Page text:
so, apologies for a slight hiatus. i had the clever idea that i would fix my computer all by my retarded self and ruined everything. basically backed everything up, erased it, borrowed some startup disks and—the start-up disks failed. gott sei dank for this cafe i have taken up semi-permanent residence in, because after a week of typing on german keyboards where all the punctuation is hidden and the z and y are backwards, i was lamenting facing a $200 repair fee when some dude here heard me, walked around the corner to his place, and came back with magic computer fairy dust in his hands. so i'm back in business. just in time to write another pile of grants and other applications.
rehearsals are hurtling forward, and the process is rather interesting. the director seems to switch back and forth between really wildly inventive and extremely naturalistic moods. i don't know if he's just tired on the naturalistic days or if there's a strategy underlying them. if i had to guess, i'd say he's trying to bring the actors along on his train of thought. ie, start with the straight naturalism to figure out the situation so the actors know the relationships, and then introduce elements of the strange and grotesque gradually to change the situation while telling the same story. i hope that's the plan, because frankly with some of the crazy stuff we have going on, the naturalistic stretches are just dull.
and as it's a play written in eight dreams, there's a lot of room to theatrically exploit that notion. dreams and the theatre are no stranger to one another. there have been dream sequences in plays since the greeks (eumenides opens with apollo, god of dreams, talking to the furies, and it may or may not take place in orestes' head). shakespeare used them (richard iii), and with the advent of psychoanalysis they started becoming more and more integral to theatrical storytelling. because the theatre is by definition a place of illusion, it lends itself well to dreamlike forms of expression. strindberg played heavily with dream dramaturgy in his more mystical phase (a dream play being an obvious example), and symbolism, surrealism, and expressionism in the years from 1890-1930 played with dream elements in different ways. all through this period playwrights in europe were exploring the vast realm of the subconscious and its theatrical possibilities.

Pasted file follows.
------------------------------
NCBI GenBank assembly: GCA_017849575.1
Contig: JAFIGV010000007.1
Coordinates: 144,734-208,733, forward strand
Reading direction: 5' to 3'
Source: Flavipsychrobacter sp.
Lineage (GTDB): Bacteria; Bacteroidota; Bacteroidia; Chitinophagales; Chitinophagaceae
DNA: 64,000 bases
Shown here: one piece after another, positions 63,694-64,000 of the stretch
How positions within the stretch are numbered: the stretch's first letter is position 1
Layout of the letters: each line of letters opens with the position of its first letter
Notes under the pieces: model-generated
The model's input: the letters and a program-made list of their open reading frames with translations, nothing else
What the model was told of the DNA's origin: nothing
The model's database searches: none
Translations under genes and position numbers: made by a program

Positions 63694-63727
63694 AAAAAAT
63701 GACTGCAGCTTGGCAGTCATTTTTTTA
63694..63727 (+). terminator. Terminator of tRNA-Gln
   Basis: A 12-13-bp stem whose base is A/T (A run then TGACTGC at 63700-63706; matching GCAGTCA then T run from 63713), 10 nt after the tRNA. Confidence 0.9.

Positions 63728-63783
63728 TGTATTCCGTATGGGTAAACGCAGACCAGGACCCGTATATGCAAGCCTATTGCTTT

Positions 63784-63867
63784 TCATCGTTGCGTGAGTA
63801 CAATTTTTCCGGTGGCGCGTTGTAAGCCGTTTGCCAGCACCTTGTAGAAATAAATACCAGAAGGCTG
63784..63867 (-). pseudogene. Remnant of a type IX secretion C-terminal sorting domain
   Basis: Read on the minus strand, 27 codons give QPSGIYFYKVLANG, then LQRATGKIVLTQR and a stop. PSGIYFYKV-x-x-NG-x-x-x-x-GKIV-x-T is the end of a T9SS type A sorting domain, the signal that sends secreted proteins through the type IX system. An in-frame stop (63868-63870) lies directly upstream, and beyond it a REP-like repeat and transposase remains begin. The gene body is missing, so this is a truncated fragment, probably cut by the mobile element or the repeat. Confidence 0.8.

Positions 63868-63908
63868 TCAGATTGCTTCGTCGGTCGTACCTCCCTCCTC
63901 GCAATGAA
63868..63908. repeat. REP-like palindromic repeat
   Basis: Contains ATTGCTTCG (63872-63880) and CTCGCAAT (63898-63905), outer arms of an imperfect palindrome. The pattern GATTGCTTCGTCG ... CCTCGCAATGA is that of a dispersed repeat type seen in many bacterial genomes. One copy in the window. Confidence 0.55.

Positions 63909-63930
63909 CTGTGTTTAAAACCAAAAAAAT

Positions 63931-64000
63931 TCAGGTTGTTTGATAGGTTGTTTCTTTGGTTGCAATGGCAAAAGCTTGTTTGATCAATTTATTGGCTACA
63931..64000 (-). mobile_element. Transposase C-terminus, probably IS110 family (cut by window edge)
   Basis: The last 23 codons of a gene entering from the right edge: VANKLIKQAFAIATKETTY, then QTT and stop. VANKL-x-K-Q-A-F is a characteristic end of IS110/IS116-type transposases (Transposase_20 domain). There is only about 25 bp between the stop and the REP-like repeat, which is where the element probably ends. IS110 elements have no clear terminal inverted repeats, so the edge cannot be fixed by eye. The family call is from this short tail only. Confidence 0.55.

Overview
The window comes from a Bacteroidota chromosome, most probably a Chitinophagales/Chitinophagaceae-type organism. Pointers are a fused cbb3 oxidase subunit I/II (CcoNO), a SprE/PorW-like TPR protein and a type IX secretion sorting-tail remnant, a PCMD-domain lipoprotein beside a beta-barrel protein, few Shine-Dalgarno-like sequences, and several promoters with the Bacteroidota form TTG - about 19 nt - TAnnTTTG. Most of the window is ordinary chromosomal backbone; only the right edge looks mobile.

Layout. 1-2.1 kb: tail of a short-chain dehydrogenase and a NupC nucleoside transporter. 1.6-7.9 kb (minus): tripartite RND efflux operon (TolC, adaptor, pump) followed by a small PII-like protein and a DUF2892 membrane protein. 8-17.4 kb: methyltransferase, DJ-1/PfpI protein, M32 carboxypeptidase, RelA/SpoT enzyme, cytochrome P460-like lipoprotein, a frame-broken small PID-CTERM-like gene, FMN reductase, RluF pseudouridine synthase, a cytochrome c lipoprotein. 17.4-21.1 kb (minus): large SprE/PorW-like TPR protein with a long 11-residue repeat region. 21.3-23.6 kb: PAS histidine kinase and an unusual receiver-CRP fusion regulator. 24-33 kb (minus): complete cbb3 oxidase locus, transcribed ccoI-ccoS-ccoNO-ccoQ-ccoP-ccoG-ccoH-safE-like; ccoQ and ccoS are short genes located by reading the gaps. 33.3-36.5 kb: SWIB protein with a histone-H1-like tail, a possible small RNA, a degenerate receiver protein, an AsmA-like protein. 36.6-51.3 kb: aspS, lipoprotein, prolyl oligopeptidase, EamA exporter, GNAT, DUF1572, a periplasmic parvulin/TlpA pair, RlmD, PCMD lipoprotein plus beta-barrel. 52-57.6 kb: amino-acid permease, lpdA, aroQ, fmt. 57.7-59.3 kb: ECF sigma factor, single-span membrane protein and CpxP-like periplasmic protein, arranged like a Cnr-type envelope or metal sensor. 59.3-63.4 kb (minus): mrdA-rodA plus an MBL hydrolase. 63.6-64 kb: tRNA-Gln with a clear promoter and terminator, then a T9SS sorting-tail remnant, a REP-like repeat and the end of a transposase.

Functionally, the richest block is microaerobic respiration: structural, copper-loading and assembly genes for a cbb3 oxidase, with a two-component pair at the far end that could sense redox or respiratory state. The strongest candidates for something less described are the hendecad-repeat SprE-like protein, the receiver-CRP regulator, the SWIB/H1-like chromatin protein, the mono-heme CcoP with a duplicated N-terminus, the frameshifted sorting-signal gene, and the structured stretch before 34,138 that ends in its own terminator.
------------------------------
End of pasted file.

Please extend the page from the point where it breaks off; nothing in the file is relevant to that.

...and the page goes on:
interesting though, that bulgakov uses this dream structure rather differently. compared to symbolists, expressionists, and surrealists, bulgakov's play is rather tame. one can do a totally naturalistic reading of his text, and by and large, it works. bulgakov's sense of the grotesque and carnivalesque is much subtler than artists who either self-identified with or were later classified into the aforementioned movements. it's only once in a while that a seemingly naturalistic text lapses into something beyond reason. after four rather straight-forward scenes of the bourgeois white sympathizers being pushed out of russia in 1920, the play jumps a year later to constantinople in a totally different time and mood. charnota, one of the main figures in the play, is off gambling, again. but instead of at the horse races, he's at this messed up carnival of cockroach races. the dialogue remains logical and natural, but the situation is just not quite right.
we've had seeds so far of heading towards this direction of a quasi-naturalistic use of text juxtaposed against a mood or situation that's not quite right. the production will ultimately have constant video and music playing throughout to help create this disjunction of mood and temperature. hopefully we push further that way. something i've mentioned to the director that might help get the dream situation clearer (because in bulgakov's text most of the dream is suggested by the stage directions, which we've done away with, and therefore need to create through the staging) are the recurring rhythm of dreams—like they get stuck on a loop or something. the funny thing about dreaming is your dreaming mind never learns to know better. even if you're aware that you're dreaming, you still manage to be frightened each time by recurring nightmares. the same shapes can appear in different dreams over time, weird figures that haunt a mind that has no reflex to recognize and reason them away. and bulgakov's text is clever, certain situations recur with slight variations, and the thematic imagery is strong: cockroaches, gambling, winning and losing, exodus—these things get taken and transformed but persist through all eight dreams.